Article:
This brings us to a theme first explored by our friend Paul Jeffery, who back in September wrote: “In 1994 Bill Gates observed: ‘Banking is necessary, banks are not’. The primary function of a bank is to bring savers and users of capital together in order to facilitate an exchange. In return for their role as [trusted] intermediaries banks charge a generous net spread. To date, this hefty added cost has been accepted by the public due to the lack of a credible alternative, as well as the general oligopolistic structure of the banking industry. What Lending Club and other P2P lenders do is provide an online market-place that connects borrowers and lenders directly; think the eBay of loans and you have the right conceptual grasp. Moreover, the business model of online market-place lending breaks with a banking tradition, dating back to 14th century Florence, of operating on a “fractional reserve” basis. In the case of P2P intermediation, lending can be thought of as being “fully reserved” and entails no balance sheet risk on the part of the service facilitator. Instead, the intermediary receives a fee- based revenue stream rather than a spread-based income.”
There is another way we can look at it: finance today is an abnormal industry in two important ways:
1) The more the sector spends on information and communications technology, the bigger a proportion of the economic pie the industry captures. This is a complete anomaly. In all other industries (retail, energy, telecoms…), spending on ICT has delivered savings for the consumers. In finance, investment in ICT (think shaving seconds of trading times in order to front run customer orders legally) has not delivered savings for consumers, nor even bigger dividends for shareholders, but fatter bonuses and profits for bankers.
2) The second way finance is an abnormal industry (perhaps unsurprisingly given the first factor) lies in the banks’ inability to pass on anything of value to their customers, at least as far as customer’s perceptions are concerned. Indeed, in ‘brand surveys’ and ‘consumer satisfaction reports’, banks regularly bring up the rear. Who today loves their bank in a way that some people ‘love’ Walmart, Costco, IKEA, Amazon, Apple, Google, Uber, etc?
Most importantly, and as Paul highlights above, if the whole point of the internet is to:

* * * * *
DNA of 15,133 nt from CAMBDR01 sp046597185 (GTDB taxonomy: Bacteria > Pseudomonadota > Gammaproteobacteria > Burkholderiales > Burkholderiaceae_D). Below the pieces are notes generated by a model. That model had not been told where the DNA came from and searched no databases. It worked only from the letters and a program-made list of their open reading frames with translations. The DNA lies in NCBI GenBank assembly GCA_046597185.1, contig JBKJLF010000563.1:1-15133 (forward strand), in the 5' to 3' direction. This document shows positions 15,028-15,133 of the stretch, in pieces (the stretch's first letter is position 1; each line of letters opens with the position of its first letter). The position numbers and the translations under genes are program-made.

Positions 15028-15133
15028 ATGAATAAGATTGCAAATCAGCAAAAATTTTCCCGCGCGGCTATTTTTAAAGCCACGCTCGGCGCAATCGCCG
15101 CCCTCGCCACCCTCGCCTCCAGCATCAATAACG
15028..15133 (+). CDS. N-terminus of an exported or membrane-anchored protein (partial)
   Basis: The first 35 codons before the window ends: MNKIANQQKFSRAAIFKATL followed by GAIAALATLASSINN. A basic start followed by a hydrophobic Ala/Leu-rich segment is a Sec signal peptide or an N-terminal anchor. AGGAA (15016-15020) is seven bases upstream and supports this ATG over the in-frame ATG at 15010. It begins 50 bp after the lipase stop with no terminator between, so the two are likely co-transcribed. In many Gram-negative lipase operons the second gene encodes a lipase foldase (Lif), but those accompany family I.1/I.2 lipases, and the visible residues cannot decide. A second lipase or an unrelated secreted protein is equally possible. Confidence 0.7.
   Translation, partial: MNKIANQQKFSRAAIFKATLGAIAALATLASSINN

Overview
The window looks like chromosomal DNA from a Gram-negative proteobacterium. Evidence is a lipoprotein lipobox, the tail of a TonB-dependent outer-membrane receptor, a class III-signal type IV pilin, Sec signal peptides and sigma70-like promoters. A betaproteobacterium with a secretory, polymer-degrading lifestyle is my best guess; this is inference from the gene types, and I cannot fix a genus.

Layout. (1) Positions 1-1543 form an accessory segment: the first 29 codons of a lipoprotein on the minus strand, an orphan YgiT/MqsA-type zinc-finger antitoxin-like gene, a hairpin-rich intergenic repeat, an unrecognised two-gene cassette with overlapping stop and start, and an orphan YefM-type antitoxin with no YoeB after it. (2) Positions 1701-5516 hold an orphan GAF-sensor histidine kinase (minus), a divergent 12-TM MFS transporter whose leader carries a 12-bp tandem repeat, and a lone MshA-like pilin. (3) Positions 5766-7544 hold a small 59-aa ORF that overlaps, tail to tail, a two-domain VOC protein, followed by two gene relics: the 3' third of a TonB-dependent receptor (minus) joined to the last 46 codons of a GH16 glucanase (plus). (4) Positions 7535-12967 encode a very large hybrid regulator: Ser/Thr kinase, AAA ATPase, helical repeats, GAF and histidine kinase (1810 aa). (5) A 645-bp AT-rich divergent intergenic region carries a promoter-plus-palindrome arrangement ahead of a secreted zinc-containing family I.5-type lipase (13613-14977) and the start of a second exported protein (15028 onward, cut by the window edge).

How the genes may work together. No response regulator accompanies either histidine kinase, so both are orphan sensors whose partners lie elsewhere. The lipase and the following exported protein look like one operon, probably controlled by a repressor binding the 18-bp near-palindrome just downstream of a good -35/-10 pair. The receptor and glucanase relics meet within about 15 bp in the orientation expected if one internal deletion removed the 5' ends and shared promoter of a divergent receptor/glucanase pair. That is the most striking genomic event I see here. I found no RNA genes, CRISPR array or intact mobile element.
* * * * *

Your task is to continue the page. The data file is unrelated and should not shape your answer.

a) measure more efficiently what each individual needs, and
b) eliminate unnecessary intermediaries,
then we should expect a lot of the financial industry’s safe and steady margins to come under heavy pressure. This has already started in the broking and in the money management industries (where mediocre money managers and other closet indexers are being replaced by ETFs). But why shouldn’t we start to see banks’ high return consumer loan, SME loan and credit card loan businesses replaced, at a faster and faster pace, by peer-to-peer lending? Why should consumers continue to pay high fees for bank transfers, or credit cards when increasingly such services are offered at much lower costs by firms such as TransferWise, services like Alipay and Apple Pay, or simply by new currencies such as Bitcoin? On this point, we should note that in the 17 days that followed the launch of Apple Pay on the iPhone 6, almost 1% of Wholefoods’ transactions were processed using the new payment system. The likes of Apple, Google, Facebook and Amazon have grown into behemoths by upending the media, advertising retail and entertainment industries. Such a rapid take- up rate for Apple Pay is a powerful indicator which sector is likely to be next in line. How else can these tech giants keep growing and avoid the fate that befell Sony, Microsoft and Nokia? On their past record, the technology companies will find margins, and growth, in upending our countries’ financial infrastructure. As they do, a lot of capital (both human and monetary) deployed in the current infrastructure will find itself obsolete.
This possibility raises a number of questions – not least for Gavekal’s own investment process, which relies heavily on changes in the velocity of money and in the willingness and ability of commercial banks to multiply money, to judge whether it makes sense to increase portfolio risk. What happens to a world that moves ‘ex-bank’ and where most new loans are extended peer-to-peer? In such a world, the banking multiplier disappears along with fractional reserve banking (and consequently the need for regulators? Dare to dream…). As bankers stop lending their clients umbrellas when it is sunny, and taking them away when it rains, will our economic cycles become much tamer? As central banks everywhere print money aggressively, could the market be in the process of creating currencies no longer based on the borders of nation states, but instead on the cross-border networks of large corporations (Alipay, Apple Pay…), or even on voluntary communities (Bitcoin). Does this mean we are approaching the Austrian dream of a world with many, non government-supported, currencies?